Our experience in East Africa reveals that while recent studies have achieved targets for women's participation in vaccine research, significant challenges remain. Social and cultural barriers still significantly influence women's choices to join these studies. To ethically develop and deliver vaccines, we must confront these issues to achieve fair participation.

Historically, women have been underrepresented in clinical trials, which has serious implications. Given that women are biologically more susceptible to HIV infection, it is imperative that research not only includes but emphasizes their participation. This ensures that findings are relevant and beneficial to women, taking into account their unique physiological responses to treatment and prevention methods.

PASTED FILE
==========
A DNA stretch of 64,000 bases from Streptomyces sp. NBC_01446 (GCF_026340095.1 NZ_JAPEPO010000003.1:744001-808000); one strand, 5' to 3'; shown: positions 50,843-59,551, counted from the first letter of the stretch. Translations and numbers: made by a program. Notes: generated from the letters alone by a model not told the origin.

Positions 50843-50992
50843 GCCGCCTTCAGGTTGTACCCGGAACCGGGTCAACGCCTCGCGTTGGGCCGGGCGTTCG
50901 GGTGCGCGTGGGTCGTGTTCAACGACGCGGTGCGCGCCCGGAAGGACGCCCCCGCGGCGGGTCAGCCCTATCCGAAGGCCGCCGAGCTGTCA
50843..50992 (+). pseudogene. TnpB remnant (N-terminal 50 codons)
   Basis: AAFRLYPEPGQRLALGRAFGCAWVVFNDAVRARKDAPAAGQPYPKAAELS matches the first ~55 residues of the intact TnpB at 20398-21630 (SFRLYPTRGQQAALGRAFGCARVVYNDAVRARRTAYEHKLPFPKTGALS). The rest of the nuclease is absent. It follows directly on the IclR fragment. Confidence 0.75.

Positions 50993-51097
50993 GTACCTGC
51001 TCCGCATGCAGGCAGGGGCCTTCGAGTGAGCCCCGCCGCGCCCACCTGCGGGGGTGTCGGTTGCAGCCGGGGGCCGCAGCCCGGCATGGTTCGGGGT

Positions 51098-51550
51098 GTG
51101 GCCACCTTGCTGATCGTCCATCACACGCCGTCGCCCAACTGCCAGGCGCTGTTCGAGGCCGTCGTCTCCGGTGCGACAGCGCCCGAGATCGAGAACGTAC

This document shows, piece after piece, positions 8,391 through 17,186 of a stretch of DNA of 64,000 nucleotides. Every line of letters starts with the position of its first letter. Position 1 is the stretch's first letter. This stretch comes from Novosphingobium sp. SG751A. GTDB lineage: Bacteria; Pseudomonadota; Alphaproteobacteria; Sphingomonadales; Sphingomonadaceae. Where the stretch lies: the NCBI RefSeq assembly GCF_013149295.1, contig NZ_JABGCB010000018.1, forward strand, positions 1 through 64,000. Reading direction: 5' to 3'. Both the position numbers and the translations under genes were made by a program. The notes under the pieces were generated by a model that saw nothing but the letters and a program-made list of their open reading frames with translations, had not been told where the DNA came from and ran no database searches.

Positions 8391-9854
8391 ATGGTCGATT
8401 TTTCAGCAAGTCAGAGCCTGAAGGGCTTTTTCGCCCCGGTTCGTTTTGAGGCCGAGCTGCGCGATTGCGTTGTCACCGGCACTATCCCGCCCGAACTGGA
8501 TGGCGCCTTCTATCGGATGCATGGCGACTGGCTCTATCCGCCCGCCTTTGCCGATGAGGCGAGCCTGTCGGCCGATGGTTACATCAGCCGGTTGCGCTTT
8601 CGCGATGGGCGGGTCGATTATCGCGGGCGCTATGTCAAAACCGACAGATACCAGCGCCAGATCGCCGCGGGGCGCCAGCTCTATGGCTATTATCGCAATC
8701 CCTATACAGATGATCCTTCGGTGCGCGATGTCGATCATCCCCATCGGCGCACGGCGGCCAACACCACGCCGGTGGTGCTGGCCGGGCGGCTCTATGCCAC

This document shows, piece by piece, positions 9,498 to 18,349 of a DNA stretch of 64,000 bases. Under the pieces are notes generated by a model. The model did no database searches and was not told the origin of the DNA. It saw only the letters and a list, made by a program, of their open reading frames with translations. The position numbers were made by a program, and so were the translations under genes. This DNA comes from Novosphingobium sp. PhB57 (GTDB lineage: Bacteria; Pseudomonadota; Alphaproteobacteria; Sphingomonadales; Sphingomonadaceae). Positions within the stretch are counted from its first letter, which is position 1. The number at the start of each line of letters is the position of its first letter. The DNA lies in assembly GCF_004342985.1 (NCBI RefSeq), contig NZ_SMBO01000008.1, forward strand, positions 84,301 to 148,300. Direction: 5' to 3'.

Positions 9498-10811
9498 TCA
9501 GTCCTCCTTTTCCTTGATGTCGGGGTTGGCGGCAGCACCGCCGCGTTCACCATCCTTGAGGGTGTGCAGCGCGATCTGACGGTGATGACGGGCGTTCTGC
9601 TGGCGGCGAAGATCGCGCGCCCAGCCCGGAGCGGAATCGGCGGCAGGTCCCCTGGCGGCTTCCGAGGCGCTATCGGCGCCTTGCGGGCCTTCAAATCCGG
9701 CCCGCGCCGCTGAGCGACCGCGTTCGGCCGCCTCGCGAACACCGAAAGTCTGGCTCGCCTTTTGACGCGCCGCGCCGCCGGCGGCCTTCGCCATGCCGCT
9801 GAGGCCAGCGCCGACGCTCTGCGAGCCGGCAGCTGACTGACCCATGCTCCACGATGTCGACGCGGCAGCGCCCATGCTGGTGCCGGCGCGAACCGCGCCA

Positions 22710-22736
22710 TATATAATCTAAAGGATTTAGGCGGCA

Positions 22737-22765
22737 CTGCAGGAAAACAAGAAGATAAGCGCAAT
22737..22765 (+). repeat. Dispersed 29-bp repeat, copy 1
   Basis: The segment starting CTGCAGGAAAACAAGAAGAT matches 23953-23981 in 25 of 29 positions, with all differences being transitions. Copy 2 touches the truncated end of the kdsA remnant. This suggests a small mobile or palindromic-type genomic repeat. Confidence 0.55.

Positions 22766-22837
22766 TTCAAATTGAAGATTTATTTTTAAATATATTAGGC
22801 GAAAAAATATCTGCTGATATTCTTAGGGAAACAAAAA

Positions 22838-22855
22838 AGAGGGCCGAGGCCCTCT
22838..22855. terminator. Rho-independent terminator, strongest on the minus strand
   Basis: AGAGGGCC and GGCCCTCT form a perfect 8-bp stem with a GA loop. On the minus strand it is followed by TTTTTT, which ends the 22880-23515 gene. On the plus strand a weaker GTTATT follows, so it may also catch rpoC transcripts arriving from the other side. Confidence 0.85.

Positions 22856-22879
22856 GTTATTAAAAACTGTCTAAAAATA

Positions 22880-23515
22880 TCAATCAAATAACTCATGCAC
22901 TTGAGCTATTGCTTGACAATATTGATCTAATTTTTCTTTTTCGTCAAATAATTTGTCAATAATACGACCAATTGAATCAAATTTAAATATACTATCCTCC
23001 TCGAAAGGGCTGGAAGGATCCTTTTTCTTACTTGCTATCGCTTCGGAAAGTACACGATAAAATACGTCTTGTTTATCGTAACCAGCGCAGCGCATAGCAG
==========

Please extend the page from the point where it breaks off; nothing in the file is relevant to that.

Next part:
Addressing the vulnerability of women to HIV requires a multifaceted approach that considers social, economic, and legal factors. These considerations are not just academic; they have real-world implications for the recruitment and participation of women in clinical research studies. Researchers must navigate these complexities with sensitivity and care to ensure that no community is left behind.

The indignation that girls and women continue to bear the brunt of the AIDS epidemic is palpable and justified. The stigma and discrimination faced by women living with HIV in various aspects of their lives are unacceptable. It is a stark reminder that our work is not done.